Going through divorce with children has a fair set of challenges. It may take a while to grow accustomed to a schedule where you take care of your children separately, but still coordinate with your ex.

However, there are ways for you and your co-parent to help one another get comfortable with new routines you take on alone. Plus, you can develop methods to help you work together on joint responsibilities you face as a co-parent unit.

Stick to the schedule

One easy way to adjust to a new routine, like switching off parenting time, is by staying consistent. Not only can last-minute requests to change custody schedules or visitation time cause tension between co-parents, but inconsistency can be harmful for your children too.

Following routines, from regular pick-up times to consistent meal time or bedtime habits, can be beneficial in a couple different ways for children. Being firm about habits like a strict bedtime can allow your children to live their days well-rested. Plus, habits create predictability in life and can give children comfort, especially in times of change.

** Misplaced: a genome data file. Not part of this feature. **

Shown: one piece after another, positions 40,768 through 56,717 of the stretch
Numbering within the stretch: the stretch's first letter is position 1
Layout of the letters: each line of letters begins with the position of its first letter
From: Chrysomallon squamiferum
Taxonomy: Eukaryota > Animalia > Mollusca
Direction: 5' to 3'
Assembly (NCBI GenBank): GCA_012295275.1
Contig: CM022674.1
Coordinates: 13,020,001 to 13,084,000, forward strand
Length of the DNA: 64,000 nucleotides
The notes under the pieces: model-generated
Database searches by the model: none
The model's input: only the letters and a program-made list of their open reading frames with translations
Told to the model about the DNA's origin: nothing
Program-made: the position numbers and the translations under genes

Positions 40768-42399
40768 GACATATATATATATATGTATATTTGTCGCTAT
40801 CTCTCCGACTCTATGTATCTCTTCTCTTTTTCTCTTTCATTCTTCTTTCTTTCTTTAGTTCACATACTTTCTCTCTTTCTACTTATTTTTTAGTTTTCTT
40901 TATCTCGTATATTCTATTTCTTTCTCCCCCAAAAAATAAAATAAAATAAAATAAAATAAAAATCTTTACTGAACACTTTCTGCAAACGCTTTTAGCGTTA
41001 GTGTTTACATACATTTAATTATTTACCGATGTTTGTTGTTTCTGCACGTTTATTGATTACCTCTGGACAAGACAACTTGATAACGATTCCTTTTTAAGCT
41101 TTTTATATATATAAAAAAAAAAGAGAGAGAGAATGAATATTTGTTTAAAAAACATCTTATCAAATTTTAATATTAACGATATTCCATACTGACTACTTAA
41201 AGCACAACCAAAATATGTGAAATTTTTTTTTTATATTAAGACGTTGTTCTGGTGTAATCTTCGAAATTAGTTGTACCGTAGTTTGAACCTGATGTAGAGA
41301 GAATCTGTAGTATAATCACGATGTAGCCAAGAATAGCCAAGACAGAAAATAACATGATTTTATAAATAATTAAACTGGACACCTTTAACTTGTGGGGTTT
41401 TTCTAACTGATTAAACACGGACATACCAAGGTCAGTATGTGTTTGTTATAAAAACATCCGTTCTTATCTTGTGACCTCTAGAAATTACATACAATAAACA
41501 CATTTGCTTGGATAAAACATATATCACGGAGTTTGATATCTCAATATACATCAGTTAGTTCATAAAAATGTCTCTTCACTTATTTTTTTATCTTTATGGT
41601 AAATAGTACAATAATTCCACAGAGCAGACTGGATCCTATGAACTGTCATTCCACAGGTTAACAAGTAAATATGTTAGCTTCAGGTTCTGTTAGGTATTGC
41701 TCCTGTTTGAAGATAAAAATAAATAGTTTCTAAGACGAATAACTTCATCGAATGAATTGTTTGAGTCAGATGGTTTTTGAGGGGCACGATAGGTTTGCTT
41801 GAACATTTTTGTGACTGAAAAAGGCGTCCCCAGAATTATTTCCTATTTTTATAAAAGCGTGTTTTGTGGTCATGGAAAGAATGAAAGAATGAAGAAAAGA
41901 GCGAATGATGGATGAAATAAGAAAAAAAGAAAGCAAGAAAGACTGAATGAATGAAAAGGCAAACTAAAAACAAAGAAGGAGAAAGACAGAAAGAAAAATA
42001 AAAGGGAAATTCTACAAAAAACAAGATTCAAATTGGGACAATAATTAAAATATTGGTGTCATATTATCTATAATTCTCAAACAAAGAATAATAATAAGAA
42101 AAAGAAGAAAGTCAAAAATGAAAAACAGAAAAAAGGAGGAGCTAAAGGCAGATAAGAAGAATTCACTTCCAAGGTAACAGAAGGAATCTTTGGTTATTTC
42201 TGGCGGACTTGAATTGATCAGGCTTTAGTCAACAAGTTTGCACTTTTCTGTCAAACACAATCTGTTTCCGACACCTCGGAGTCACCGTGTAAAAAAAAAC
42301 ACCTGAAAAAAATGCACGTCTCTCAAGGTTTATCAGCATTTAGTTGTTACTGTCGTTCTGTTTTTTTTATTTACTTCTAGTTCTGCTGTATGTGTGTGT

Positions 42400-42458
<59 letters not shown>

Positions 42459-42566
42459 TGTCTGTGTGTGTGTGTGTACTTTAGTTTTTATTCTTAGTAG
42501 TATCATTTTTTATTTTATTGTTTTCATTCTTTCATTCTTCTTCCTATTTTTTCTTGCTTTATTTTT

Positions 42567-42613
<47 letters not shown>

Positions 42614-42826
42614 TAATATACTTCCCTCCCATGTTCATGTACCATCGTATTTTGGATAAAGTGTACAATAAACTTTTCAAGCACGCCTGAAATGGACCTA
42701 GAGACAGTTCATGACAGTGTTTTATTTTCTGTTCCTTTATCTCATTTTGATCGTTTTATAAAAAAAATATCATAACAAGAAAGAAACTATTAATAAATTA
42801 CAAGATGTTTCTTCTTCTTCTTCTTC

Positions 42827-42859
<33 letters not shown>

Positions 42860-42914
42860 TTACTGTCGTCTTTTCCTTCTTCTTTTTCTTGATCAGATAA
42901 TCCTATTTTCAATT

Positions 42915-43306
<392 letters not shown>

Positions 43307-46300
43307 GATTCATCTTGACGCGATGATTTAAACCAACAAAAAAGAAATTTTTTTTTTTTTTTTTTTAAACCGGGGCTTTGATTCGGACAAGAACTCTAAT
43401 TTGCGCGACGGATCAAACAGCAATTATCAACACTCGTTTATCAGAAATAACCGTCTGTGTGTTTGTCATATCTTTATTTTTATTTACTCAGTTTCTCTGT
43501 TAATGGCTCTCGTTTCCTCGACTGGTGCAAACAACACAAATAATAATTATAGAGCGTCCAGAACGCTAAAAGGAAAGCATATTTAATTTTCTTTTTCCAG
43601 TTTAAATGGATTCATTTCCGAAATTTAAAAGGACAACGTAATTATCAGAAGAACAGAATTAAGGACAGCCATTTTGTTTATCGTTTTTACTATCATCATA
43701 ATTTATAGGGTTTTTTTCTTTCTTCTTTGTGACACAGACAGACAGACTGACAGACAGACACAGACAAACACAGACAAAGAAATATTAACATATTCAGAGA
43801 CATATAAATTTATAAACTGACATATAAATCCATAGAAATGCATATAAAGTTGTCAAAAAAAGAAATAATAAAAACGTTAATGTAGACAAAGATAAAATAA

Use co-parenting apps

Forming a new kind of partnership with your ex, where marriage does not bind you, yet you remain highly collaborative when it comes to parenting your children, can be difficult. To aid in organizing joint responsibilities, you can try using a co-parenting app.

Co-parenting apps give co-parents a place where they can organize and access color-coded schedules for each child and child-related documents and expenses. Some apps even have messaging features that flag messages with a heated tone to help co-parents remain civil.

Prioritize your children

At the end of the day, you should carry out all co-parent decisions with your children in mind. For example, you might not want to agree to Wednesday night piano lessons for your child that your ex sought out because of pain you still feel from the breakup. But, having your children be your motive to maintain a healthy co-parent relationship can help you ease into co-parenting and resolve issues as they arise.

Divorce can be difficult for parents and children alike. But, putting aside your differences to benefit your children can go a long way.